Mondays With Murray: Scully Handles a Mike Like Ruth Did a Bat

Vin
The late Jim Murray (left) and Vin Scully, who died Tuesday in Los Angeles at 94, were long-time friends. (Photo: Jim Murray Memorial Foundation)

FRIDAY, JULY 8, 1983, SPORTS

Copyright 1983/THE TIMES MIRROR COMPANY

JIM MURRAY

Scully Handles a Mike Like Ruth Did a Bat

It took baseball in its wisdom 10 years to turn Babe Ruth, the most perfect hitting machine of all time, from a pitcher into a slugger.

It took football seasons to figure out Marcus Allen wasn’t a blocking back and to hand him the football.

And it took network television forever to get the message that Vin Scully should do major league baseball and stop fooling around.

It wasn’t that Scully was inept at other sports. It was just that he was miscast. It mondaysmurray2was like Errol Flynn playing a faithful old sidekick. Scully could do golf and do it well. Rembrandt could probably paint soup cans or barn doors, if it came to that. Hemingway could probably write the weather. Horowitz could probably play the ocarina. But what a waste!

Nobody understands baseball the way Vin Scully does. He knows it for the laid-back, relatively relaxed sport it is. Scully is the world’s best at filling the dull times by spinning anecdotes of the 100-year lore of the game. He can make you forget you’re watching a 13-3 game, as we were Wednesday night at Chicago, and take you with him to a time and place where you are suddenly watching Babe Ruth steal home. He is like a marvellous raconteur who can make you forget you’re in a dungeon. He can make baseball seem like Camelot and not Jersey City.

He knows baseball fans are ancestor worshipers, like the British aristocracy, and he can invest a game with allusions to its gaudy past that give meaning to the present. We suddenly see knights in shining armor out there carrying on a glorious tradition instead of two rival factions of businessmen trying to land the order.

Football requires screaming. “They’re on the five and it’s second down and goal to go!” “They’re on the three and it’s third down and there’s 29 seconds left to play!” Baseball requires humor, deft drama, a sprinkling of candor, mix well and serve over steaming hot tradition.

Scully knows the sport as few do. He learned it at the knee of Branch Rickey at the time he was most impressionable, a young, ambitious, career-oriented student out of Fordham. Scully will tell you why a batter should try to hit to right with a man on first and none out. (“The first baseman has to stay on the bag to keep the runner close. The second baseman has to cheat a step toward second in the event of a steal or a double play. There’s a hole there you could dock ships.”)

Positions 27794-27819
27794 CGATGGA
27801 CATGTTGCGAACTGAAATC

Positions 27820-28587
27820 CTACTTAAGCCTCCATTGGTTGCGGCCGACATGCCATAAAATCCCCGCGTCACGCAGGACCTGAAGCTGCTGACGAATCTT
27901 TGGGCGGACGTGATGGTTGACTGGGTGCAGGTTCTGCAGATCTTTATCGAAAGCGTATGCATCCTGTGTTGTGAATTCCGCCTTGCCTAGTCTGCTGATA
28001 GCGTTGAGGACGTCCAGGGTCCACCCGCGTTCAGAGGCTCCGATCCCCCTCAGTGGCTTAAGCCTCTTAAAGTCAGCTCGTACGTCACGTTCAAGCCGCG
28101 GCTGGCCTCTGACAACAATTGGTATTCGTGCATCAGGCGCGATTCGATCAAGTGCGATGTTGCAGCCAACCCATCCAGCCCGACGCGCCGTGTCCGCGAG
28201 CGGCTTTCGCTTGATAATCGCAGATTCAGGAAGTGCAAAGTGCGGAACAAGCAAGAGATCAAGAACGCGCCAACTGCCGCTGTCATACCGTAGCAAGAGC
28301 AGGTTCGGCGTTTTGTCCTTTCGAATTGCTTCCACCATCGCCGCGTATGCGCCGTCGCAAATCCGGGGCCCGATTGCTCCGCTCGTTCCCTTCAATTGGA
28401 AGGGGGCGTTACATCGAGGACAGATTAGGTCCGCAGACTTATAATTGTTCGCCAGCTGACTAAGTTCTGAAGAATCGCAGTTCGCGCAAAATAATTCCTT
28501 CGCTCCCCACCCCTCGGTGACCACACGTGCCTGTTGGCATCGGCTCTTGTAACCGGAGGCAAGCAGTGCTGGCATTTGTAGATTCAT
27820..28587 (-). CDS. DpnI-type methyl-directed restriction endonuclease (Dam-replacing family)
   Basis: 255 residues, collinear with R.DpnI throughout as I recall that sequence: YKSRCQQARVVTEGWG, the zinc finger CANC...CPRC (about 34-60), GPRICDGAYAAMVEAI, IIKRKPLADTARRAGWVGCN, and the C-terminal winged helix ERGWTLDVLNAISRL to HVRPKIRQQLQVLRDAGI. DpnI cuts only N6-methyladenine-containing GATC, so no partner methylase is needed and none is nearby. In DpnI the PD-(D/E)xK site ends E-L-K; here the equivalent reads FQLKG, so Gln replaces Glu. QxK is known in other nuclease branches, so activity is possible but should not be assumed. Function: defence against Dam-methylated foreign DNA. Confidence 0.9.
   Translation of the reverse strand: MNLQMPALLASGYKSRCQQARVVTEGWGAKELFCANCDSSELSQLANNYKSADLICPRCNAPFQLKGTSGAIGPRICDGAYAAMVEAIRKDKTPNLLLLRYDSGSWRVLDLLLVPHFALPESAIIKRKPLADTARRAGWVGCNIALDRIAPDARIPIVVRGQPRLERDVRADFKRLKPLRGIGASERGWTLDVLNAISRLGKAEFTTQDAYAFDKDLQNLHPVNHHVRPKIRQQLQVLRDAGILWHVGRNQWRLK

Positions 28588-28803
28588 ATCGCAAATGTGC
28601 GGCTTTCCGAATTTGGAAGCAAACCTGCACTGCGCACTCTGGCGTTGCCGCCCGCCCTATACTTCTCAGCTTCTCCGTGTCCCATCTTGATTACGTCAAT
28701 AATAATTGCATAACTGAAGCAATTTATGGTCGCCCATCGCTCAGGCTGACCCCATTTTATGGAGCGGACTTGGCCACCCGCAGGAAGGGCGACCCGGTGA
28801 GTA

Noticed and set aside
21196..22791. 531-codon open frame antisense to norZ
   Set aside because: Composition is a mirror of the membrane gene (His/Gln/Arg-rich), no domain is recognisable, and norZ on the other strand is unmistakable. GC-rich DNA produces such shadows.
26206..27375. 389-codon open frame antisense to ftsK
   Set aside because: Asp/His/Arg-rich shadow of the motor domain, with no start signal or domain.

But finally, the pairing of Scully with Joe Garagiola was an inspired piece of casting, not quite like Burns and Allen or the Sunshine Boys but a matchup quite as important to baseball as Ruth and Gehrig or Tinker and Evers and Chance.

I originally thought that was a lot of ego for one stage, or one microphone, but the two have locked into place like tongue in groove, or in this case, tongue in cheek.

Garagiola is the locker-room wit, the jokester from the team bus. Scully brings out the best in him, and he brings out the best in Scully. When the ballgame starts with the pitcher throwing two baseballs out of the infield and the third baseman following suit in the bottom half of the first, Garagiola pronounced it “a real Halloween inning” and later suggested that the ritual disclaimer, “This game is the property of major league baseball,” be waived since presumably nobody in the big leagues wanted to claim this game.

Later, when Scully noted that a certain pitcher had “retired 53 of 58 batters who faced him,” Garagiola wondered, “Why wouldn’t you try to sign those five guys?”

When a pitcher built along the general lines of King Kong took the mound, Garagiola observed, “He’s an 8 on a seismograph. His birthday is Monday, Tuesday and Wednesday.” Later, Joe said of a pitcher with a roundhouse, hanging curve, “He throws an American Legion curveball.”

Later, when Scully said that a bearded infielder “looks as if he fell off a box of cough drops,” Garagiola noted: “If he shaves, he only weighs 91 pounds.” When a pitcher wearing more gold chains than a wine clerk appeared, Scully noted that “he looks as if he just came from Westminster Abbey.”

It was all good clean fun. They brought out the best in each other. No one noticed the game was boring. Because it wasn’t in the broadcast booth. That’s one of the things that made this game great all along.

Reprinted with the permission of the Los Angeles Times

Jim Murray Memorial Foundation P.O. Box 661532, Arcadia, CA 91066

——

The Jim Murray Memorial Foundation’s mission is to establish a permanent legacy to Jim Murray. The JMMF has joined forces with the National Baseball Hall of Fame in Cooperstown, N.Y. The National Baseball Hall of Fame and MLB share significant and timeless overlapping history with Jim Murray. Jim Murray wrote more columns on baseball than he wrote on any other sport, bringing baseball’s history and legends to life through sports journalism.

The JMMF will continue its “Mondays with Murray” posts indefinitely with a link to the Cooperstown Baseball Hall of Fame website supporting its new Jim Murray initiative. The JMMF will dissolve its 501(c)(3) status and distribute its remaining financial assets to the Hall of Fame.

Baseball Hall of Fame non-profit 501(c)(3) #15-0572877

Preserving History. Honoring Excellence. Connecting Generations.

info@jimmurrayfoundation.org|

www.jimmurrayfoundation.org

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